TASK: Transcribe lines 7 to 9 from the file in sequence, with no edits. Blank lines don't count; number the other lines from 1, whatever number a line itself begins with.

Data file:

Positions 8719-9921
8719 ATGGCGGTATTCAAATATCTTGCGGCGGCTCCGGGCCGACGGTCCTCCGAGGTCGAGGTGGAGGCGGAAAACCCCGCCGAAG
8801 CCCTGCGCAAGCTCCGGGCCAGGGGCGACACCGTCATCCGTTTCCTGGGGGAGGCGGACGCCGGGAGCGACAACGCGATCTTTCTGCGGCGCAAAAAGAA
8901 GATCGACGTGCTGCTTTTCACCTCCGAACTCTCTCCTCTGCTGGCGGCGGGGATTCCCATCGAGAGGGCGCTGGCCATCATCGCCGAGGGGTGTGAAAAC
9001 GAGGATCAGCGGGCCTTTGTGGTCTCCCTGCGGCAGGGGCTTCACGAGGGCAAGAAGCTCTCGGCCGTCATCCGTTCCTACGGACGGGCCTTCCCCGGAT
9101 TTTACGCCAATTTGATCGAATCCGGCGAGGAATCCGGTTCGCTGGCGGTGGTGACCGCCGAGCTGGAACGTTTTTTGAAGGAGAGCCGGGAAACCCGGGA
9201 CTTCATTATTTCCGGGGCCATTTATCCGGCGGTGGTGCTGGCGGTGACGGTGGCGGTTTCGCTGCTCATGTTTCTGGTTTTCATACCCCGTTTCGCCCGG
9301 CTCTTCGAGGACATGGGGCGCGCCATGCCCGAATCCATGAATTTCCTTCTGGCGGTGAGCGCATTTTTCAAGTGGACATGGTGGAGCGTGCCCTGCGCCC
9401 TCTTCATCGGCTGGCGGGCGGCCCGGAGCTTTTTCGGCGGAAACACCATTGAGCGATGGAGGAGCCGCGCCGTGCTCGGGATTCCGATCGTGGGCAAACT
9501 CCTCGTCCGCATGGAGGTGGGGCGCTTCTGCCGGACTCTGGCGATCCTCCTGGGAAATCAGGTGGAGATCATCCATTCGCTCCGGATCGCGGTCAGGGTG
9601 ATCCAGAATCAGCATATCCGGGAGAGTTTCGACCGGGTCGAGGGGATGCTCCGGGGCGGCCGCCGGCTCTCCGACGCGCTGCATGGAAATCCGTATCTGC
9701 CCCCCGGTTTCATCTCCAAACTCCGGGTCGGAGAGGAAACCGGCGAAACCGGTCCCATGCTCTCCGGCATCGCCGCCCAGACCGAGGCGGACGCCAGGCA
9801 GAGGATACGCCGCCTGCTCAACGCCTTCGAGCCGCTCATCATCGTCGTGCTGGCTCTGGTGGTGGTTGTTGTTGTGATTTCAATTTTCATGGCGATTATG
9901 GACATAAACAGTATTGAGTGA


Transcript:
9201 CTTCATTATTTCCGGGGCCATTTATCCGGCGGTGGTGCTGGCGGTGACGGTGGCGGTTTCGCTGCTCATGTTTCTGGTTTTCATACCCCGTTTCGCCCGG
9301 CTCTTCGAGGACATGGGGCGCGCCATGCCCGAATCCATGAATTTCCTTCTGGCGGTGAGCGCATTTTTCAAGTGGACATGGTGGAGCGTGCCCTGCGCCC
9401 TCTTCATCGGCTGGCGGGCGGCCCGGAGCTTTTTCGGCGGAAACACCATTGAGCGATGGAGGAGCCGCGCCGTGCTCGGGATTCCGATCGTGGGCAAACT